Emulating the skill of highly trained embryologists in efficient embryo assessment in a fully automated system is a major unmet challenge in all of the previous work done in embryo computer-aided assessment. Current computer vision methods for embryo assessment are semi-automated, limited to measuring specific parameters providing metrics that require further analysis by embryologists, and require strictly controlled imaging systems. Previous attempts in developing systems using machine-learning approaches have required intensive image preprocessing followed by human-directed segmentation of embryo features for classification. Owing to the dependency of machine-learning approaches on image processing and segmentation, such methods suffer from the same limitations as computer vision techniques. Also, prior machine learning attempts were focused on classifying embryos at the blastocyst stage using limited datasets of mouse and bovine embryo images for training and testing, making the generalizability of their approach for human embryos questionable.

Here, we overcome this challenge by employing a deep neural networks pretrained with a large set of images for transfer learning human embryo classifications at clinically relevant stages of embryonic development. Unlike prior computer-aided algorithms used for embryo assessment, the systems and methods provided herein allows for automated embryo feature selection and analysis at the pixel level without any assistance by an embryologist. In one example, a convolutional neural network is applied to identify the shape, structure and texture variations between morphologically complex embryos. The system is resilient to changes in image illumination and quality due to data acquisition using multiple instruments.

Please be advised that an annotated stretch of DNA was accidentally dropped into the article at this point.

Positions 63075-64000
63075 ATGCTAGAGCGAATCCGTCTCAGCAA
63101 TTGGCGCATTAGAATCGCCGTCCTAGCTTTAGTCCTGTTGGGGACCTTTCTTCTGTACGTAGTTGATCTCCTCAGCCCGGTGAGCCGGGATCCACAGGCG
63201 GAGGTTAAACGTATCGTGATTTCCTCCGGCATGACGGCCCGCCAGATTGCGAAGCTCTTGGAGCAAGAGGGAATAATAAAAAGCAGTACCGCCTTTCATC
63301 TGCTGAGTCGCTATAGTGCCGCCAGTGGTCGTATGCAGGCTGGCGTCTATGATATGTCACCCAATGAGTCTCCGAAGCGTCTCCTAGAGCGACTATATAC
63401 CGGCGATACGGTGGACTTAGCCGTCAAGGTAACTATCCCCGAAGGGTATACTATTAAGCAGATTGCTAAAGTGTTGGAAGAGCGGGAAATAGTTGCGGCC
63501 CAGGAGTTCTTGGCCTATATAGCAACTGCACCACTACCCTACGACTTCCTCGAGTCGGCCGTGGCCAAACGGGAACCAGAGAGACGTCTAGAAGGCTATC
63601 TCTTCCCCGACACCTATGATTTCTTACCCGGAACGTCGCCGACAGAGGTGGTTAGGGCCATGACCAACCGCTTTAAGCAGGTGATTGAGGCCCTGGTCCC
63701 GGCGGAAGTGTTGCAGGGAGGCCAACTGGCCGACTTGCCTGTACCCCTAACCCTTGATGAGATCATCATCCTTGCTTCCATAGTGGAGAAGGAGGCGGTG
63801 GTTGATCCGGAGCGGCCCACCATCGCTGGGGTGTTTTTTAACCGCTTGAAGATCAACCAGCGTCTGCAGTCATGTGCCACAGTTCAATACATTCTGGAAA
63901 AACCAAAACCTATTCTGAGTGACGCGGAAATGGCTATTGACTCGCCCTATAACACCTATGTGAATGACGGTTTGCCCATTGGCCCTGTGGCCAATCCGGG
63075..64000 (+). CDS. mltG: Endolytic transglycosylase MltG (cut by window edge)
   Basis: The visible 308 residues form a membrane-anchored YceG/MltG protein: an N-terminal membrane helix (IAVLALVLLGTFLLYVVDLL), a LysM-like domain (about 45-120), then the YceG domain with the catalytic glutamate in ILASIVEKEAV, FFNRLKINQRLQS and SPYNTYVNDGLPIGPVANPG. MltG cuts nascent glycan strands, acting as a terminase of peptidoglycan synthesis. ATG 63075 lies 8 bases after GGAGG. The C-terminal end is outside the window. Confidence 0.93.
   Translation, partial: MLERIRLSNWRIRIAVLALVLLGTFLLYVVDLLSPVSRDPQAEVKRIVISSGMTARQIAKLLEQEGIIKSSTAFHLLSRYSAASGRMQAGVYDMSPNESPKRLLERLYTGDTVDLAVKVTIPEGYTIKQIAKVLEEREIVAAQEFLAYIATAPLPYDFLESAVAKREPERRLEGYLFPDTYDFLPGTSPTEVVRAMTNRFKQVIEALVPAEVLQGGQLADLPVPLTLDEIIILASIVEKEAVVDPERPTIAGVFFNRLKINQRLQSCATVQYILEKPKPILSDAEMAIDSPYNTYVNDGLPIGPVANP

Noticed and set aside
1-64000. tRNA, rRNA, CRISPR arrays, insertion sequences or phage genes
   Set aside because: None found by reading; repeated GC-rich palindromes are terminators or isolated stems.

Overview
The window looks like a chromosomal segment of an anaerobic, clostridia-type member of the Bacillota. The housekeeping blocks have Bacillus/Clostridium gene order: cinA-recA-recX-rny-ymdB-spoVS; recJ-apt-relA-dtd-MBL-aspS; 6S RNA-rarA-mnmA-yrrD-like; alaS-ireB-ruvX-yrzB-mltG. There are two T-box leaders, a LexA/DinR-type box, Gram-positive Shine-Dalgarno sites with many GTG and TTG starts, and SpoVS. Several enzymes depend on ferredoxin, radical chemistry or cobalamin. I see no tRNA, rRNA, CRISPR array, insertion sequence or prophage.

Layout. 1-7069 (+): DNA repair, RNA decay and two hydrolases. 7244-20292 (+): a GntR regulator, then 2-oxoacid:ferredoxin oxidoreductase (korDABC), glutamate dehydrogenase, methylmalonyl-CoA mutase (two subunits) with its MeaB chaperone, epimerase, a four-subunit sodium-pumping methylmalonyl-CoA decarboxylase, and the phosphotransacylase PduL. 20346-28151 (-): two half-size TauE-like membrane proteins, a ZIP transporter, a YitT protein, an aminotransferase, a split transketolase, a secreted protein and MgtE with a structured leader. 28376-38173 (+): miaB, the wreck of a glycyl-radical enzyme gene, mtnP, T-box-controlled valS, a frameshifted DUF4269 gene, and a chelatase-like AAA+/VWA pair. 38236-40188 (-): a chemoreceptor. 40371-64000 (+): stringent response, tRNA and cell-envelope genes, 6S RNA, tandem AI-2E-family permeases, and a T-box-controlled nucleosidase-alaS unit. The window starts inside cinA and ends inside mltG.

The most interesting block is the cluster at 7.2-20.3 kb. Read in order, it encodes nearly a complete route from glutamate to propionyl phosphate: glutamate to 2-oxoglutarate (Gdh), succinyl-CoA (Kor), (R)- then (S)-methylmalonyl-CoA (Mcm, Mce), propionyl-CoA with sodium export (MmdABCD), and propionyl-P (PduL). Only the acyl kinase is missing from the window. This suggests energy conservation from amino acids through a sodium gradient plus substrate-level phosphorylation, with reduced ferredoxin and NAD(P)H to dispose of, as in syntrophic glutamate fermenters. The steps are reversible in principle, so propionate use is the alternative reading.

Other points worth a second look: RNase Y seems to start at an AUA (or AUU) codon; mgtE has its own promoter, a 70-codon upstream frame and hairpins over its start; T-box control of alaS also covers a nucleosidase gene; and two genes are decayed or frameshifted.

FIG. 1 illustrates a system 100 for automatic evaluation of a human embryo. The system 100 includes an imager 102 that acquires an image of the embryo on at least one day of development. For example, the imager 102 can include one or more cameras, capable of producing images in the visible or infrared range, paired with appropriate optics to provide an image of an embryo. In practice, the imager 102 can be implemented to capture images of the embryo at multiple days of development as part of a time-lapse embryo imaging system. In one implementation, the imager 102 includes an attachment for a mobile device that operates with a camera of the mobile device to provide the embryo images. The housing for the attachment can 3-D printed using polylactic acid with dimensions of 82×34×48 mm. An acrylic lens can be included in the housing to provided appropriate magnification for the embryo images.